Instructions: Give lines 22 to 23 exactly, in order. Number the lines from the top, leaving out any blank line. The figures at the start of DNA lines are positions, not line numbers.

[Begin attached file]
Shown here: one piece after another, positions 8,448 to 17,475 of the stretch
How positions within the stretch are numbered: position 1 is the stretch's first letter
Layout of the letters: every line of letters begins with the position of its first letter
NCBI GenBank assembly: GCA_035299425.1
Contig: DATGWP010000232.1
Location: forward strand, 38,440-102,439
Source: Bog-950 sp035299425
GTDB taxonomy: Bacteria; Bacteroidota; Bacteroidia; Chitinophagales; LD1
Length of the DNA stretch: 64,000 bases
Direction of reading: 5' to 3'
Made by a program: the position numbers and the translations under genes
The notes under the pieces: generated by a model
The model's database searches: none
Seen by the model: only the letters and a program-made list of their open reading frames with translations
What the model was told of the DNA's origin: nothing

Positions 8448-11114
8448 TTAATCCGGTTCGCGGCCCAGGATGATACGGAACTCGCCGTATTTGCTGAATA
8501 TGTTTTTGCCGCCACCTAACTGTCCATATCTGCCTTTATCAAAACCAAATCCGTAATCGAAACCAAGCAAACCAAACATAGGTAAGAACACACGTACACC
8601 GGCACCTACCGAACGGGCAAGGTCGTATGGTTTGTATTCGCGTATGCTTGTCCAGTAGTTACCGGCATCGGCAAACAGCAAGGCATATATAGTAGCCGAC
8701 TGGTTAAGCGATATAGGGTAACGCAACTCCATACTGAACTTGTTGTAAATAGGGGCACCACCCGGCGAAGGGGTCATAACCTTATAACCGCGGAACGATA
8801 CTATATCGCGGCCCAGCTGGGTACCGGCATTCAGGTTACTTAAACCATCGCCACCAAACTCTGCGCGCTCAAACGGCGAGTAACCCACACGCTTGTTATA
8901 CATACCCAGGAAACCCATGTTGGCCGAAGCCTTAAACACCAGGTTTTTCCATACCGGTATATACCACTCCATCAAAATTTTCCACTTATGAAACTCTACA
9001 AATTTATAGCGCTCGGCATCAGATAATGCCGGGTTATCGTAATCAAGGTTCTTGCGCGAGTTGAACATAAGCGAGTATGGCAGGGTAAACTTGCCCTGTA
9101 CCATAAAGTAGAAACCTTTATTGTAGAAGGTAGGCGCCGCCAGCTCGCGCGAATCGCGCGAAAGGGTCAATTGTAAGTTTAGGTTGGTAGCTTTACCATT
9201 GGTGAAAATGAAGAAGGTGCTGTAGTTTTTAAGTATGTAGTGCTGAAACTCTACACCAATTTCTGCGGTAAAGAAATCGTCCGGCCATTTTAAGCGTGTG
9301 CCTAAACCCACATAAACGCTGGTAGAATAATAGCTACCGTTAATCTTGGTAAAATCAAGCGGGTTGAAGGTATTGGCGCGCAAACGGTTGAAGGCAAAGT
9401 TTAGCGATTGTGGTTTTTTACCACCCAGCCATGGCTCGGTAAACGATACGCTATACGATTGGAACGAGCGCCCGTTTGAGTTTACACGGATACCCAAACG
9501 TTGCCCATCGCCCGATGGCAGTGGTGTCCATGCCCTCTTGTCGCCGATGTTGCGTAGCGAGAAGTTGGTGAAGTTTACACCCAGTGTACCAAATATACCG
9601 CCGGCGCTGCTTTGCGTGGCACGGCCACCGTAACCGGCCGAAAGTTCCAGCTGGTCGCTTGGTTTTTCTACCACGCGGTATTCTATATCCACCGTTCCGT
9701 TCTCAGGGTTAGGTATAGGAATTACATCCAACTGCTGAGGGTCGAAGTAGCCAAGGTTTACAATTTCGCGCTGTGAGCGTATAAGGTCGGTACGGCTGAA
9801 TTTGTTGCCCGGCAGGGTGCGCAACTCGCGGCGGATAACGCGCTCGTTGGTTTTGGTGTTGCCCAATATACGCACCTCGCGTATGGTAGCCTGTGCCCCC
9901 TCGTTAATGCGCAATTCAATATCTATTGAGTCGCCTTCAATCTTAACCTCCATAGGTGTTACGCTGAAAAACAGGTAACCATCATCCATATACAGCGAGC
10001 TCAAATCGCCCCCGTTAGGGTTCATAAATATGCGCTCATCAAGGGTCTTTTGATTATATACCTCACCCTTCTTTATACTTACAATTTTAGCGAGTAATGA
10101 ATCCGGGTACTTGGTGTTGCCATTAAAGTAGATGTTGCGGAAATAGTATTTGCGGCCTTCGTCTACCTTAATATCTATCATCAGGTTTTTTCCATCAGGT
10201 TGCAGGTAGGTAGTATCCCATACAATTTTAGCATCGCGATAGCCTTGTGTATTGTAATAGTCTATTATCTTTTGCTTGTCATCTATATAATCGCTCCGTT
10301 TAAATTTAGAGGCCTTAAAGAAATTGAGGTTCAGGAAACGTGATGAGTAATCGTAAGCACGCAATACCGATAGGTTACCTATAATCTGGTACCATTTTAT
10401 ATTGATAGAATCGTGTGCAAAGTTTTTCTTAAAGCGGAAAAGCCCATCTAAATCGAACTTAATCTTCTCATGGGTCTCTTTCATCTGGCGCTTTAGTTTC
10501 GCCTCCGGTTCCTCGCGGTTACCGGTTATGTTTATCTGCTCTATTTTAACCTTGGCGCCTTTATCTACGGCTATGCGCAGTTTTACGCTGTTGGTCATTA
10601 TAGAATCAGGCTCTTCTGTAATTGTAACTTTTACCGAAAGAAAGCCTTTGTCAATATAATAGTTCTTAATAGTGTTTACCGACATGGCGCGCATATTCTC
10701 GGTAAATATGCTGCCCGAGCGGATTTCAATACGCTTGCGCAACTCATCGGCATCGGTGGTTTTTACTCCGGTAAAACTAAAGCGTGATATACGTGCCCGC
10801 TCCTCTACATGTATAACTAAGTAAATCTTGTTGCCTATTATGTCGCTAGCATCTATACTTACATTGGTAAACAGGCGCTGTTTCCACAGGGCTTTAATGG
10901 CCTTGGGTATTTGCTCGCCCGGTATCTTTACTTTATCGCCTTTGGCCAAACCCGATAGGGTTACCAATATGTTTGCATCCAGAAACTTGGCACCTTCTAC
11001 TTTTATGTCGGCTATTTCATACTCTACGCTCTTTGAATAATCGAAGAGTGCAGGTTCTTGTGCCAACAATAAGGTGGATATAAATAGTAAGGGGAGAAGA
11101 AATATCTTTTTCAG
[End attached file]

8901 CATACCCAGGAAACCCATGTTGGCCGAAGCCTTAAACACCAGGTTTTTCCATACCGGTATATACCACTCCATCAAAATTTTCCACTTATGAAACTCTACA
9001 AATTTATAGCGCTCGGCATCAGATAATGCCGGGTTATCGTAATCAAGGTTCTTGCGCGAGTTGAACATAAGCGAGTATGGCAGGGTAAACTTGCCCTGTA